Noordereiland has always been an island for transients: once upon a time as a home port for itinerant seamen, nowadays as part of the fast-growing international expat community. In this design, 24 compact apartments generate a shared courtyard – a highly efficient infilling of the site with a single type of dwelling aimed at intensive users of the city. Settling on a quite specific target group very early in the process made it possible to develop a plan that fits seamlessly between the surrounding buildings.
Light and air
The middle section of Noordereiland is an urban, but also quite relaxed, residential environment. Long blocks of apartments that act as a buffer against the wind and narrow, tree-lined streets, among them Burgermeester Hoffmanlaan. A U-shaped apartment block fills an existing urban design ‘hole’ on this street, creating a pleasant living environment around a shared courtyard. The shape of the block made it possible to create a large number of apartments on a limited surface area while still retaining a degree of airiness. The Hoffmanhof reinforces the special character of Noordereiland with the addition of a new living environment.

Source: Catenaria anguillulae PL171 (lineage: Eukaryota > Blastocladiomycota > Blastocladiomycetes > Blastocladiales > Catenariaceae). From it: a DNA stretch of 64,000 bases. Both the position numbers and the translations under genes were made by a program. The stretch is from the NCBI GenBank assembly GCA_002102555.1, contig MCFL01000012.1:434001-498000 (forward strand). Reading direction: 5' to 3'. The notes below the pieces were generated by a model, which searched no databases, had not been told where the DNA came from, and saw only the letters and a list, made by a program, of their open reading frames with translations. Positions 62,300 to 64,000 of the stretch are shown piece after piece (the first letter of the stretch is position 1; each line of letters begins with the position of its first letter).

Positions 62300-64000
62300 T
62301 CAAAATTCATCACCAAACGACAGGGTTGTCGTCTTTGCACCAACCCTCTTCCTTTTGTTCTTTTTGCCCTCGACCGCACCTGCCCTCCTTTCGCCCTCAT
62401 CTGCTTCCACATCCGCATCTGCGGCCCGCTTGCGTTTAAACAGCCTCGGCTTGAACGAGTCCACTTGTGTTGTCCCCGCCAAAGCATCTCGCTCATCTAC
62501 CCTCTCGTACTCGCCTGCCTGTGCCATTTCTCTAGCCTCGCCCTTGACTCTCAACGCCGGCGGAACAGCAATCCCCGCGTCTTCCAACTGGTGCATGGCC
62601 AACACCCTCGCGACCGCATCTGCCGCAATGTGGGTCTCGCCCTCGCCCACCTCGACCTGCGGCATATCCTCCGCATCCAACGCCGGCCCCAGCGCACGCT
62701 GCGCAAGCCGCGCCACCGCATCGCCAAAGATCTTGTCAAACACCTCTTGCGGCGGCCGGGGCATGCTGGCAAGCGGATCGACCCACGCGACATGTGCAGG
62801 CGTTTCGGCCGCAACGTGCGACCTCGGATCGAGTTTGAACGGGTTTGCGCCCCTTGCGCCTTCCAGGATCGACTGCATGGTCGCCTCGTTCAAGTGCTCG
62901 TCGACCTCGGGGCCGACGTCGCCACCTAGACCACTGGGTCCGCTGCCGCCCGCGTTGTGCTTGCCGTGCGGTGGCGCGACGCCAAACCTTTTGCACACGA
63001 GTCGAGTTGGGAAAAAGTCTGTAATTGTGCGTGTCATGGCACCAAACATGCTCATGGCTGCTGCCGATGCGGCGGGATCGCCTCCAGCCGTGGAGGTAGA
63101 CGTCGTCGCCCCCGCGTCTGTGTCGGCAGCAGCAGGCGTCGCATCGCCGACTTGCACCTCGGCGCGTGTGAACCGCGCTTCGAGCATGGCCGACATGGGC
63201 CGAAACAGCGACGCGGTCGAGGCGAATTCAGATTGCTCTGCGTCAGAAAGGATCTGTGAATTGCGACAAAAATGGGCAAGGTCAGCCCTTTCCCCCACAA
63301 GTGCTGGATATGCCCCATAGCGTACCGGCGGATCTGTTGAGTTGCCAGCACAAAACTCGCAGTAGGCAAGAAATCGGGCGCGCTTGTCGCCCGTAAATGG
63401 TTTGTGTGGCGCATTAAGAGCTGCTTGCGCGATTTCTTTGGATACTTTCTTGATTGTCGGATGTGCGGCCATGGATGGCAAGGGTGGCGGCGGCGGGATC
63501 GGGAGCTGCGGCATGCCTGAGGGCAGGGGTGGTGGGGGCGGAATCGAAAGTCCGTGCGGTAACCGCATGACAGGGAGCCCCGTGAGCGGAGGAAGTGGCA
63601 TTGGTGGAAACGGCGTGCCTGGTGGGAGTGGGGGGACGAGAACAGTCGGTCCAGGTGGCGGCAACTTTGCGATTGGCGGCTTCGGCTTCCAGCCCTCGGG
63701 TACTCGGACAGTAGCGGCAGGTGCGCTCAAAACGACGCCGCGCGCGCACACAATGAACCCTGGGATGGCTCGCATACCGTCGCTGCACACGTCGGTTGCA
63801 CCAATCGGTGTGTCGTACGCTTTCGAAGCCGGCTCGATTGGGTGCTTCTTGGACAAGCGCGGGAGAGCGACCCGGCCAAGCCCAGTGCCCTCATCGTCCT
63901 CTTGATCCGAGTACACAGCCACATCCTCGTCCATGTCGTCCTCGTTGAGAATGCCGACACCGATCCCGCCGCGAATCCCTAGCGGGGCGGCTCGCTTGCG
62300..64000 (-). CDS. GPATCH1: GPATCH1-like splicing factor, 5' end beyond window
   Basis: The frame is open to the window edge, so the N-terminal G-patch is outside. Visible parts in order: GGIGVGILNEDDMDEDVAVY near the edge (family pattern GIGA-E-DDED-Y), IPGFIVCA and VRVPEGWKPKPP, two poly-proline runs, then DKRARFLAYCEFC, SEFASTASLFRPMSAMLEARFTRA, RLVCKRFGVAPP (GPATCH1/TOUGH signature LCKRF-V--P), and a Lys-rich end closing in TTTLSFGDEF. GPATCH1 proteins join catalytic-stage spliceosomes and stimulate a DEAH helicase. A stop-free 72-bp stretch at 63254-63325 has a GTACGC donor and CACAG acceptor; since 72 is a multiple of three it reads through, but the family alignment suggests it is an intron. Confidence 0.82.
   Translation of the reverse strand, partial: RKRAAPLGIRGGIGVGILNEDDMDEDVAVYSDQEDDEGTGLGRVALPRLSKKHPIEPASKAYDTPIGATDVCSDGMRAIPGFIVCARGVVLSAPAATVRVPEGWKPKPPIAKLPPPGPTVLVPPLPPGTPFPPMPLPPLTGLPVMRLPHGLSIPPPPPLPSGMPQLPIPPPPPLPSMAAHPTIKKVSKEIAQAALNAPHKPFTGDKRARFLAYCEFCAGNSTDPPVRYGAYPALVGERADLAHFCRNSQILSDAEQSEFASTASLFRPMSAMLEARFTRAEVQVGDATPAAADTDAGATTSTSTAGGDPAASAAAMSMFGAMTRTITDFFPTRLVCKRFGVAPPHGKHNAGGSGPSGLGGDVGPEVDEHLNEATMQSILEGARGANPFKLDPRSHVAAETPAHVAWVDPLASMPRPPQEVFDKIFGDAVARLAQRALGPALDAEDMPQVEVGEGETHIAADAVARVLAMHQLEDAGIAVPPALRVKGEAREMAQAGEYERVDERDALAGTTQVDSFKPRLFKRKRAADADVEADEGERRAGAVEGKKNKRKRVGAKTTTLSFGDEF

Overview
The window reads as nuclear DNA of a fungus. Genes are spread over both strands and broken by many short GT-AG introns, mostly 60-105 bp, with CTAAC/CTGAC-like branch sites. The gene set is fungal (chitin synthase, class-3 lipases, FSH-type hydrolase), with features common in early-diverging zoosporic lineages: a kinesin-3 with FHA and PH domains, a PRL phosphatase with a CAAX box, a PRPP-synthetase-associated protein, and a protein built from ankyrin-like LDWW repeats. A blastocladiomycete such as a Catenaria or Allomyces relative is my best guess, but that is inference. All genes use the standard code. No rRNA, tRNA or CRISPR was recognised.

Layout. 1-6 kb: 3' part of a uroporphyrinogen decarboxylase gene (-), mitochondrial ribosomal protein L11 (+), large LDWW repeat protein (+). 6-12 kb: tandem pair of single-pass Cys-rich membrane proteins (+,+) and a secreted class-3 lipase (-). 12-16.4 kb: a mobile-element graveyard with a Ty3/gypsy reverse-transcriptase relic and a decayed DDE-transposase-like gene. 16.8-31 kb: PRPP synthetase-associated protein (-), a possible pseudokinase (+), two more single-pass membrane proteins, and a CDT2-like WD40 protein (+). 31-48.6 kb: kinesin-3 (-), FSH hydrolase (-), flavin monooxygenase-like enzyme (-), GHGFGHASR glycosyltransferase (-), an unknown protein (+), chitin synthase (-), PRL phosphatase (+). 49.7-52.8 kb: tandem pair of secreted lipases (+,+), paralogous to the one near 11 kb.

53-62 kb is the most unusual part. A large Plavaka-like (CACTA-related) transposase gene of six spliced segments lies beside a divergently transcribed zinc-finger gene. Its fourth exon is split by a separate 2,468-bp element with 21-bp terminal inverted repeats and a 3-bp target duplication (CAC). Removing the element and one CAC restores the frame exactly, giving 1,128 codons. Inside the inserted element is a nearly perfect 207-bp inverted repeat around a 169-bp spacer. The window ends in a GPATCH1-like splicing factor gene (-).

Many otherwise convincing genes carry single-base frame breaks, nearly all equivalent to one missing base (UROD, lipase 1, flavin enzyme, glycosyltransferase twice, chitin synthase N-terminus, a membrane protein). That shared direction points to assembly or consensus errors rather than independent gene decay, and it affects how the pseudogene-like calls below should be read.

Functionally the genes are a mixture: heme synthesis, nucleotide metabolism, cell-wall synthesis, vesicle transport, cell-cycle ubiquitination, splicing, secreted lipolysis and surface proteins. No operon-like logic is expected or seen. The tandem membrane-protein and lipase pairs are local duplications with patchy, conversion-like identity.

For years the function rooms in the Hulstkamp building have been a source of noise nuisance for the neighbourhood. The new apartment building resolves this by placing itself between the noise source and the facades opposite. The apartments in the new building have an internal noise barrier in the form of a partially enclosed deck. By concentrating the living functions on the courtyard side and the service functions on the deck side, the potential of this complicated location has been exploited to the full.
commission: new-build apartments in a conservation area | location: Burgemeester Hoffmanlaan Rotterdam | client: Thon Group | project management: V8 Architects | structural engineer: Pieters Bouwtechniek Delft | fire safety consultant: L.B.P./Sight | building services consultant: L.B.P./Sight | program: 24 apartments | floor area: 2.500 m² | design: 2015 | completion: 2021 | photographs: V8 Architects/Aistė Rakauskaitė